Posted On March 29, 2019 By In Home & Garden, Regulars With 101 Views

West Coast Gardener – Let’s Get Planting!

by Yvonne Bulk –

Now that winter is over – and what a winter it was! – it is time to get our hands dirty. It’s still a little early to plant any tender annuals, but let’s talk about some ways you can already get out there.

April is a great month to start your vegetable garden as long as the soil is not compact, and water logged. Once you have prepared your soil by removing weeds and applying manure or compost, you can sow cool weather veggies: arugula, broccoli, leeks, lettuce, kale, peas, spinach, cabbage, onions, turnips, parsnips and radishes.

Wait until late April to plant carrots, chard and beets. Dig over your potato patch and plant seed potatoes. Avoid manure where potatoes will be planted as it can cause scab on them. Sow peas every month through June to ensure fresh peas into October. Similarly, for your greens, plant a little each month for succession harvesting.

If starting from seed is not your thing, nurseries are stocked with veggie starts that are ready to be planted. 

And what is summer without strawberries? Yes, summer will come, and you’ll want to have some of that luscious fruit! If you plan to grow strawberries, be sure the bed has plenty of manure or compost, and while you are at it put some compost on your rhubarb as well.

If you are tight on space, many veggies and some fruits can be planted in large pots for a patio garden. Some good choices are arugula, spinach, kale, swish chard, lettuce, carrots, bush beans, strawberries and even potatoes. Later in May you can add tomatoes and cucumbers that you have already started indoors or bought from your local garden centre.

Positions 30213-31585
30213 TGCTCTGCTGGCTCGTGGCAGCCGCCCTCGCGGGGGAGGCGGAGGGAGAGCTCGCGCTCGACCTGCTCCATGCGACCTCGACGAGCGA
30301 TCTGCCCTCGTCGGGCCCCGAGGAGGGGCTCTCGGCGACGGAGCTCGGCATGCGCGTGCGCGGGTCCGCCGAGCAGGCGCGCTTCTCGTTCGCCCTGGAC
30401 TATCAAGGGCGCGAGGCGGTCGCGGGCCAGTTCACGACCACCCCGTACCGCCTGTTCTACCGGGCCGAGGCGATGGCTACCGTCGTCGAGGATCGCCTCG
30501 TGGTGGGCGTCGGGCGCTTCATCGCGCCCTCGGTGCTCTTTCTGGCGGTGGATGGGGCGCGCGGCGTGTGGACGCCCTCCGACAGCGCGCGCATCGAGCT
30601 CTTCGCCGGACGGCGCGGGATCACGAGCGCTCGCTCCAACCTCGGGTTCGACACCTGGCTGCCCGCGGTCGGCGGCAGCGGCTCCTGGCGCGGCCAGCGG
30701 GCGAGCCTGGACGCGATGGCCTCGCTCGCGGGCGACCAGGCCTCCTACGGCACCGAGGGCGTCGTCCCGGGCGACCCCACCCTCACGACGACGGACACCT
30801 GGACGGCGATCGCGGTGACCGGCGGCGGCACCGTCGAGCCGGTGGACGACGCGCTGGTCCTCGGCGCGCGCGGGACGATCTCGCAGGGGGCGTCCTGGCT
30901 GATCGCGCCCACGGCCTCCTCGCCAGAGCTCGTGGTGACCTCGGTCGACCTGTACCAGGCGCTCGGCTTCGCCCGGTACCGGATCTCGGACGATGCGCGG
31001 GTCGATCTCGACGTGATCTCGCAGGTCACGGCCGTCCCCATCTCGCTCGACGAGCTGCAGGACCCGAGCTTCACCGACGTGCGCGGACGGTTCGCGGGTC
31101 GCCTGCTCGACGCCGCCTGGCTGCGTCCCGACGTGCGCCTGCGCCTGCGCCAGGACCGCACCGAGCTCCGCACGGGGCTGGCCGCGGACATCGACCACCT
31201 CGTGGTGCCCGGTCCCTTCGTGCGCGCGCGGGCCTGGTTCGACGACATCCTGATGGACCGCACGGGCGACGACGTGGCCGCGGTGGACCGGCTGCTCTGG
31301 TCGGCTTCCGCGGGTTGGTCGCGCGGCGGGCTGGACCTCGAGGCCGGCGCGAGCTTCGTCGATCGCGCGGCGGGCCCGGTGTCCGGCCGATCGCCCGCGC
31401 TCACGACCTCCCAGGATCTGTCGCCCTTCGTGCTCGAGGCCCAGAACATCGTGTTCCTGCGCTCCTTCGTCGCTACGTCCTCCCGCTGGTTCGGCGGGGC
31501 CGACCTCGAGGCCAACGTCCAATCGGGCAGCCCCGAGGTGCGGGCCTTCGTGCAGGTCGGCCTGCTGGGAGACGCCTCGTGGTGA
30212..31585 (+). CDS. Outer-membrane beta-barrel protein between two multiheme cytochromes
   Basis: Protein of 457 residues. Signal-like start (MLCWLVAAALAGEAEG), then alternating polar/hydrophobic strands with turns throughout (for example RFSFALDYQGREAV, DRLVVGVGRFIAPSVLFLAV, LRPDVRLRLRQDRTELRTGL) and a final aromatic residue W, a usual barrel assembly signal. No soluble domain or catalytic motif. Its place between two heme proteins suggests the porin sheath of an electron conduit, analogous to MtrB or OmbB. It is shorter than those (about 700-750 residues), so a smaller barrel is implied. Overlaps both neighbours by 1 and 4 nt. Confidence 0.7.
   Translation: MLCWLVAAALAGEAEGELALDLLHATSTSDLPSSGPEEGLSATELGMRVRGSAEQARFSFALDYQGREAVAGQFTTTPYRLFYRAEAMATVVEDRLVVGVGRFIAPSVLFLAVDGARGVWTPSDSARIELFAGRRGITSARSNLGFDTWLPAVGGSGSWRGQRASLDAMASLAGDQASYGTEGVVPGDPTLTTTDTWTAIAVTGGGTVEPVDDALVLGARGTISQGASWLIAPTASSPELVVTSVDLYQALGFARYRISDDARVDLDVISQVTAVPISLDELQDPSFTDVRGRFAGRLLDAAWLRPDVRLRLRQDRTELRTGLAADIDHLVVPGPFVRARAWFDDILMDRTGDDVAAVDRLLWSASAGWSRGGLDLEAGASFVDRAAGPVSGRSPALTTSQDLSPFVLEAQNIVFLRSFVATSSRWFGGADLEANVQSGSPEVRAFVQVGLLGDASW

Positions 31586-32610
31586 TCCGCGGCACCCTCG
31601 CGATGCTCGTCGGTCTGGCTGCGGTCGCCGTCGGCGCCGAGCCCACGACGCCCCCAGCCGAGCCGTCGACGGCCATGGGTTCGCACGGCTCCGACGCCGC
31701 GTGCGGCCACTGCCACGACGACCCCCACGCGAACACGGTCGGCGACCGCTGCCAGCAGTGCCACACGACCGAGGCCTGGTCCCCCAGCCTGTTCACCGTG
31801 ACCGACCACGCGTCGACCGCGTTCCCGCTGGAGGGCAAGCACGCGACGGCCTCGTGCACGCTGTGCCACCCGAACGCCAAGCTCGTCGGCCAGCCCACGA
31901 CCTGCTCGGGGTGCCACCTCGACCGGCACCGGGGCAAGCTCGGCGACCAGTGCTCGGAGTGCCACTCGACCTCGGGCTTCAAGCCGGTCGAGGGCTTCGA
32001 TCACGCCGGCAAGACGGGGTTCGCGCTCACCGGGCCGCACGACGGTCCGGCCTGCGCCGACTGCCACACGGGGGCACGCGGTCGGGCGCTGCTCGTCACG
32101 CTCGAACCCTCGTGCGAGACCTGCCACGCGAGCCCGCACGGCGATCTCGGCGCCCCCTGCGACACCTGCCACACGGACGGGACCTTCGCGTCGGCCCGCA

Needing some colour in your life after this white winter? Perhaps plant up a container with pansies, flowering bulbs and primulas to brighten up your front door. Now is also a good time to plant new perennials, roses, trees, shrubs, small fruits and hardy herbs. Make the planting hole two times the size of the root ball and add some bone meal and a modest amount of compost. Don’t forget to water new transplants frequently during their first year of growth. Give fertilizer to all your established trees, shrubs, and perennials. Divide early spring flowering bulbs, such as snowdrops, when they have finished flowering. Replant immediately and water well. Hold off trimming down bulbs such as tulips and daffodils until the foliage is yellowing, as this process is feeding the bulb for next year. Purchase summer flowering bulbs, roots and tubers such as dahlias, lilies, gladiolas and plant as recommended. 

As soon as forsythia and other early spring bloomers are done flowering, prune them back. If your forsythia has become massive give it a hearty prune – don’t worry: it’ll come back. You do, however, need to be gentle with pruning your lavender – avoid cutting back more than 25 percent of each stem.

If you have not yet done so, it is time to put lime on your lawn. It is an important soil conditioner that helps your lawn absorb fertilizer and deters moss from growing. Lime does not kill moss, but does neutralize the pH of the soil, making fertilizer applications more effective. With our heavy West Coast rainfalls much of the fertilizer in the soil is washed away and needs to be replaced at regular intervals. Early April is the time for its spring feed.

Need more advice? Head over to your local garden centre and have a chat with the experts there – we want to be sure you start out this season with a spring in your step!

Ready. Set. Garden!

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seaside

Your West Coast Culture. A magazine about the people and places that make the Saanich Peninsula the little piece of paradise we call home.

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